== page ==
Gorse is a distinctive looking shrub when it commonly flowers from January to June, as it has delicate perfumed Yellow petals which bloom amidst needle-like leaves.  Dr Bach first prepared remedy number 13, Gorse, in 1933 in Buckinghamshire.

Following on from last month’s focus remedy of Agrimony, I again feel like you can tell a lot about why you might take this remedy from studying the plant in which it comes from.  Gorse has many uses and is a great protector of wildlife; providing shelter and food for many insects and birds.  But like Heather, when Gorse grows wildly and is left to its own devises it can quickly become invasive, leaving dense pockets which make it impossible to pass through or enter. Gorse can also flower sporadically, making it often unpredictable to witness its movements.

Gorse is the remedy for when we feel hopeless or in a dark despair.

It is often indicated for an air of pessimism, when we don’t see the point in trying because the situation isn’t going to improve (in our opinion).  Looking at the plant, the remedy can be a lot like this.   A Gorse mood can be unpredictable. I find it comes on sometimes suddenly and subtly, each day getting that much harder to bounce back from, especially for those who are battling long term health conditions, when days can seem relentless and the future can look bleak.  It’s not to be confused with Mustard, for a Gorse state will often hang around a lot longer and be that much more difficult to shift.  Like the plant, a Gorse state can be invasive and difficult to wade through once the feelings of hopelessness settle in.  It’s difficult to see the wood through the trees so to speak when a Gorse mood comes to town and if left untreated it can quickly become a very dark and dense place to reside.

Gorse sits somewhere between Gentian and Sweet Chestnut on the despair-ometer.  Gentian is more for those who tend to bounce back a bit quicker and Sweet Chestnut would tend to supersede Gorse as it’s often referred to as the ‘dark night of the soul’.  Gorse for me can be more common a feeling than we often care to admit.  Like all remedies, everyone will experience Gorse states at multiple times during their lives, but for some, perhaps with good reason, they may need to utilise this remedy alot more.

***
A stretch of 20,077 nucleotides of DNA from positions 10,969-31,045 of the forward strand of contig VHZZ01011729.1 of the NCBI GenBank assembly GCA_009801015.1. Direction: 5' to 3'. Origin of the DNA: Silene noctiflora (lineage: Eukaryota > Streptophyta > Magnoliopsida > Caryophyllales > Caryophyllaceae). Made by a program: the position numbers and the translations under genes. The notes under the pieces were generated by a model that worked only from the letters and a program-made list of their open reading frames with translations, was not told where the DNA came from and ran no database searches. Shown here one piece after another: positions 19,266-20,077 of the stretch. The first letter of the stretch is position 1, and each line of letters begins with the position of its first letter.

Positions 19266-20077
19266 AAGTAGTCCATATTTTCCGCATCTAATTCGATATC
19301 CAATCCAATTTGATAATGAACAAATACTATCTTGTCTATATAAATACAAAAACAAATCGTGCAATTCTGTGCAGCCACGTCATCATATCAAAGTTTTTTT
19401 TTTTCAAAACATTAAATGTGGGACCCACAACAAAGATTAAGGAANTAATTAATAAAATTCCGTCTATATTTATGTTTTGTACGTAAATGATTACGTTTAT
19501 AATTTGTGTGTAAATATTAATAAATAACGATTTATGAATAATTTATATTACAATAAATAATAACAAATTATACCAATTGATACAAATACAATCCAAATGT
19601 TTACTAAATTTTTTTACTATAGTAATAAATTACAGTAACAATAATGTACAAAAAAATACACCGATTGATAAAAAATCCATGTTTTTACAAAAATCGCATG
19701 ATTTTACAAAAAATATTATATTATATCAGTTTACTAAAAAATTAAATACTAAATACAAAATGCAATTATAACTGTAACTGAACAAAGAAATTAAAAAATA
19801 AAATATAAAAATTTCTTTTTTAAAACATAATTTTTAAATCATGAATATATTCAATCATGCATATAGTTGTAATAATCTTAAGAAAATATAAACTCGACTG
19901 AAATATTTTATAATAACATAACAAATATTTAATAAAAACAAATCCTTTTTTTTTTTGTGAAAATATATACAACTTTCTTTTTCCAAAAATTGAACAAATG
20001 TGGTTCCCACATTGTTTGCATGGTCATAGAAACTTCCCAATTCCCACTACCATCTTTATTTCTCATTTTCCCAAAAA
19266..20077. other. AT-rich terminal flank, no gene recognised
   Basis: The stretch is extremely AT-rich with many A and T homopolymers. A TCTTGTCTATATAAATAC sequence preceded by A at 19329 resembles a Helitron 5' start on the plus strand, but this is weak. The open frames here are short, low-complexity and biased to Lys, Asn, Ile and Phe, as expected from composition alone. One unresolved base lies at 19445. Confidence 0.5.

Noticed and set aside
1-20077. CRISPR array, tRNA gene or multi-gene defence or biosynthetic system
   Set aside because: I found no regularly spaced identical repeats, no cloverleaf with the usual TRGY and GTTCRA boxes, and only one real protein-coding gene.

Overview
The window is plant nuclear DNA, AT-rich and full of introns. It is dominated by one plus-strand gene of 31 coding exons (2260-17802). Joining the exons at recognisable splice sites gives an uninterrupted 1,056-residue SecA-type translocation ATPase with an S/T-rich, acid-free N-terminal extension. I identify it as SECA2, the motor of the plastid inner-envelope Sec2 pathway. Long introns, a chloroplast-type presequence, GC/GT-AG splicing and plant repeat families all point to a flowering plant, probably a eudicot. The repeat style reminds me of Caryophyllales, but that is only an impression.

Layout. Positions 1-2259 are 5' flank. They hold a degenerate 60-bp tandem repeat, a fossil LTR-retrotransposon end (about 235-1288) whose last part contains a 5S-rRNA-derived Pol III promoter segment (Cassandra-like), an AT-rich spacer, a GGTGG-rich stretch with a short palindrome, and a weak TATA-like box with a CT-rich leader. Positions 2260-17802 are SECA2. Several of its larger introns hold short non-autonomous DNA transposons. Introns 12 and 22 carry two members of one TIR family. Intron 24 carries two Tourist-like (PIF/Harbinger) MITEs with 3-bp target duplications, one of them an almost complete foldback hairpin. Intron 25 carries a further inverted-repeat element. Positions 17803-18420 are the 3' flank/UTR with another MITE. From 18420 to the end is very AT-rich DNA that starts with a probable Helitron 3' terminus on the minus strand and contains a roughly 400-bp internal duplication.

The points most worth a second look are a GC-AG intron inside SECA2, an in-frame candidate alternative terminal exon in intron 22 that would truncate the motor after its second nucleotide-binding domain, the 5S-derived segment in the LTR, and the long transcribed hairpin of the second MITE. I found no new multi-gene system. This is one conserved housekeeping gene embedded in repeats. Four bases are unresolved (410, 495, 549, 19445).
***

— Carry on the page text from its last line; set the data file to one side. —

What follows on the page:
Gorse haven’t completely lost hope in many ways as they will still be willing to try something, but they will need a lot more support than a Gentian to get there.  Often a Gorse will go along with things just to be able to say ‘I told you so’ or just to keep the peace and an appearance that they are still trying, but this will be more for the benefit of others rather than for the Gorse themselves.  For example, if a friend suggests a Gorse tries a new activity or perhaps a Dr suggests a change to a treatment plan or medication then a Gorse will need an element of hand holding to make the appointment or to even attend.  Gorse’s will just have given up hope in many ways that the situation will get any better, so no longer see the point in trying.  They can feel as though they are just setting themselves up for a fall.

Gorse can be quite a negative mindset and leaning more towards a glass half empty attitude rather than a glass half full.  Expecting the worst results or outcome, just so they won’t be left further disappointed.

In a Gorse state we believe that nothing will improve.

A Gorse is likely to have tried many things before they have got to this state and perhaps have simply, and in some cases quite justifiably, given up.  Gentian is often the remedy that is suggested for those who are battling with long term health complaints, but personally I think Gorse is a much more appropriate tonic.  That’s because chronic conditions can be relentless.  Every day has the same high level of devotion required to ‘keep going’, to stay positive and to always be striving to never completely give up.  Therefore, I think Gorse states are more common with this increased battle of will and can provide a much needed change in outlook when people are bravely fighting never ending wars against physical and mental health.